Merida has an all-new carbon cyclocross bike that they say is more race-oriented than their previous generation Cyclo Cross, while retaining much of that previous bike’s versatility. The new Mission CX is lighter, gets more tire clearance, and slightly more capable handling, yet still features stealthy detailing to work as an everyday commuter.
Merida Mission CX carbon cyclocross race bike
We spent a good bit of time riding & racing on Merida’s previous, aptly named Cyclo Cross and its sister brand Centurion Crossfire over the past couple years, but Merida thought they could do better for a race bike. The move to standardization of flat mount disc brake and thru-axles gave them the impetus for a bike redesign, so they started tweaking the geometry to build an overall faster race bike as well.
The new Mission CX gets the 12mm thru-axle and flat mount disc brakes that spurred its redesign. (Thats up from post mounts and a 12/15mm setup on the old Cyclo Cross.)
It also adds official clearance for 35mm tires (remember this is a race bike) with ample room for mud, around the PF86/BB71 bottom bracket. (Look to the all-road/gravel Silex for more clearance – 42mm in 700c, or 50mm in 650b.)
The rear end of the bike sticks with tall boxy chainstays that now go straight from BB to the axle for efficient power transfer. But the bike now features thinner, more flexible seatstays, and even a dropped seat cluster for added comfort. The bike also sticks with a 27.2mm seatpost to help provide a bit more comfort in the saddle, and the top model even comes with a ‘S-Flex’ seatpost to take that a step further.
The bike gets new modular cable routing that Merida calls Smart Entry, which clamps cables securely in place to eliminate rattles. And the bike can be setup as a 1x or double drivetrain with a removable bolt on front derailleur hanger.
The new carbon bike retains full fender capabilities with a bolt-on (removable) seatstay bridge, and hidden bosses inside the dropouts front & rear and under the fork crown.
CF2 carbon frame weight is said to come down to 885g (size M), plus another 402g for the fork. The Lite alloy frame goes up to 1622g for the M frame, but shares the same full carbon, tapered steerer fork.
Looking at the changes to the carbon bike geometry, the differences are subtle but designed to speed the bike though technical cross race courses. The new Mission CX essentially has modern trail bike updates. Framesets get longer reach, slightly slacker head and seat angles, while also getting slightly shorter stack heights thanks to shorter headtubes. In fact the biggest geometry improvements come to the smaller XS & S which now get their own size specific fork offset (up 5.5mm to 50mm), to allow for more appropriately scaled headtube angles, frame stacks, and overall wheelbase figures.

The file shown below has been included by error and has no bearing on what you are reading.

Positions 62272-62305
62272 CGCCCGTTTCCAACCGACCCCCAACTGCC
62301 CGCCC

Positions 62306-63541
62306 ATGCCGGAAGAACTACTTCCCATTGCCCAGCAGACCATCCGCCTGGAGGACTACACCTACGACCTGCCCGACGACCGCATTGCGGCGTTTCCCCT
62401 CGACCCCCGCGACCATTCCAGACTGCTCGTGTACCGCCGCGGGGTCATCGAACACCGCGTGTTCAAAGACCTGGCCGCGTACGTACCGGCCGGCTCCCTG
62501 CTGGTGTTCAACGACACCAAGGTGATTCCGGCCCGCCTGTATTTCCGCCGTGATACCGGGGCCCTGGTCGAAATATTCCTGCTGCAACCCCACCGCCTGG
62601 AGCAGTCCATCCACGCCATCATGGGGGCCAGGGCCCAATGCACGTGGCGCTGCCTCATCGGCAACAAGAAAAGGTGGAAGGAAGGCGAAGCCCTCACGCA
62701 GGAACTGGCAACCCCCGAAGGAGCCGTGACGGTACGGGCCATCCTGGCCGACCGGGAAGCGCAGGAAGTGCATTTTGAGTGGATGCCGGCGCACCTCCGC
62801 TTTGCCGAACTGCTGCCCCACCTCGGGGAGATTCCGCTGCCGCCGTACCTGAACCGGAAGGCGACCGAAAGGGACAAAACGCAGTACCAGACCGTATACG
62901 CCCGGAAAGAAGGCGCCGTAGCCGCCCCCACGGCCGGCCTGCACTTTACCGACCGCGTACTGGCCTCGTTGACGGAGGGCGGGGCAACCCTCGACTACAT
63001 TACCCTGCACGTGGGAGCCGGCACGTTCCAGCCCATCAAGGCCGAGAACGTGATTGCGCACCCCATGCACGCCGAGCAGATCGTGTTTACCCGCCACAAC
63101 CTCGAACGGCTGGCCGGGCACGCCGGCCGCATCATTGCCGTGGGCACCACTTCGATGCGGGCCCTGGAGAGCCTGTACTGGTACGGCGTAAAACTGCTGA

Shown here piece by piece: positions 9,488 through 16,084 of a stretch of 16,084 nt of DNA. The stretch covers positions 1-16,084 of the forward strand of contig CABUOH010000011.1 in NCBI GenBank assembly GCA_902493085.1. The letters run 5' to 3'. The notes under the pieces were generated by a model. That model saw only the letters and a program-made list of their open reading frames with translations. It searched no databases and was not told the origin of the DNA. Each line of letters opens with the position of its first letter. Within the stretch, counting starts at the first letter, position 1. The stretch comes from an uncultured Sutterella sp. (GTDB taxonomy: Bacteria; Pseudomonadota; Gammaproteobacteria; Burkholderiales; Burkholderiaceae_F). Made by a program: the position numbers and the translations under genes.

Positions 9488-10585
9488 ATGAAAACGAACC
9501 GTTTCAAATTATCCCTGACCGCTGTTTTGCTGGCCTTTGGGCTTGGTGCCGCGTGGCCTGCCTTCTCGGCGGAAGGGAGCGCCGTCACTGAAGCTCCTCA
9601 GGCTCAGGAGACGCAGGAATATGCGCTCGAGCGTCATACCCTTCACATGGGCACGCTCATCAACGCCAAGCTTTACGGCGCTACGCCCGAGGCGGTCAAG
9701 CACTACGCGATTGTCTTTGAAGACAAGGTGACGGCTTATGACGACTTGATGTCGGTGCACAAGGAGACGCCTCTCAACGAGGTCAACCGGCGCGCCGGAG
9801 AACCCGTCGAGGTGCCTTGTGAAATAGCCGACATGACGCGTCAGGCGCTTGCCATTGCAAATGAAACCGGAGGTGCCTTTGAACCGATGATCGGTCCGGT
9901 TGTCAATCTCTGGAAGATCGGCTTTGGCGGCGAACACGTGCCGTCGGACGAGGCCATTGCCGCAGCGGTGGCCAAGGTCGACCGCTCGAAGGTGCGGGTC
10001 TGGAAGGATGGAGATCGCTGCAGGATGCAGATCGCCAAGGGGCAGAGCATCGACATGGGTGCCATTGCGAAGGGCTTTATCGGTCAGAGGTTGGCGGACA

Merida stuck with the same quick 423mm chainstays, while adding a precious few extra mm of muddy tire clearance around the bottom bracket thanks to revised chainstay shaping. The alloy bikes get almost all the same figure, just with an extra 4mm longer rear end to accommodate the thicker alloy of the chainstay yoke.
Spec, Pricing & Availability
The Mission CX will be available in a number of different carbon builds depending on the market. The top level 5300€ Mission CX 8000-E gets a full Shimano Ultegra Di2 cross double group including the new clutched Ultegra RX rear derailleur, and a set of carbon Vision SC 40DB wheels with a 7.9kg claimed weight.
The Mission CX 8000 shares the same frame but opts for a SRAM Force 1x build to deliver a lighter 7.7kg build at a more affordable 4400€ pricepoint with alloy DT Swiss ER1400 wheels.
The Mission CX 7000 again shares the same frame, but with a mechanical Ultegra DX 2x build. And the Mission CX 5000 opts for a Apex 1 single ring budget build with a carbon frameset.
On the alloy side, there are several build options. A Mission CX 400 gets everyday usability with a Shimano cross double 105 for just 1300€.
And there is even a 26″ wheeled Mission CX J for kids that sells for just 900€ with a SRAM Apex 1 groupset.
All of the new 2019 Merida Mission CX bikes are making their way through distribution channels as we speak. If you live in a cyclocross infatuated country, it is likely that you’ll be able to pick one up from your nearest dealer by the start of August 2018. If not, you might have to wait a bit longer.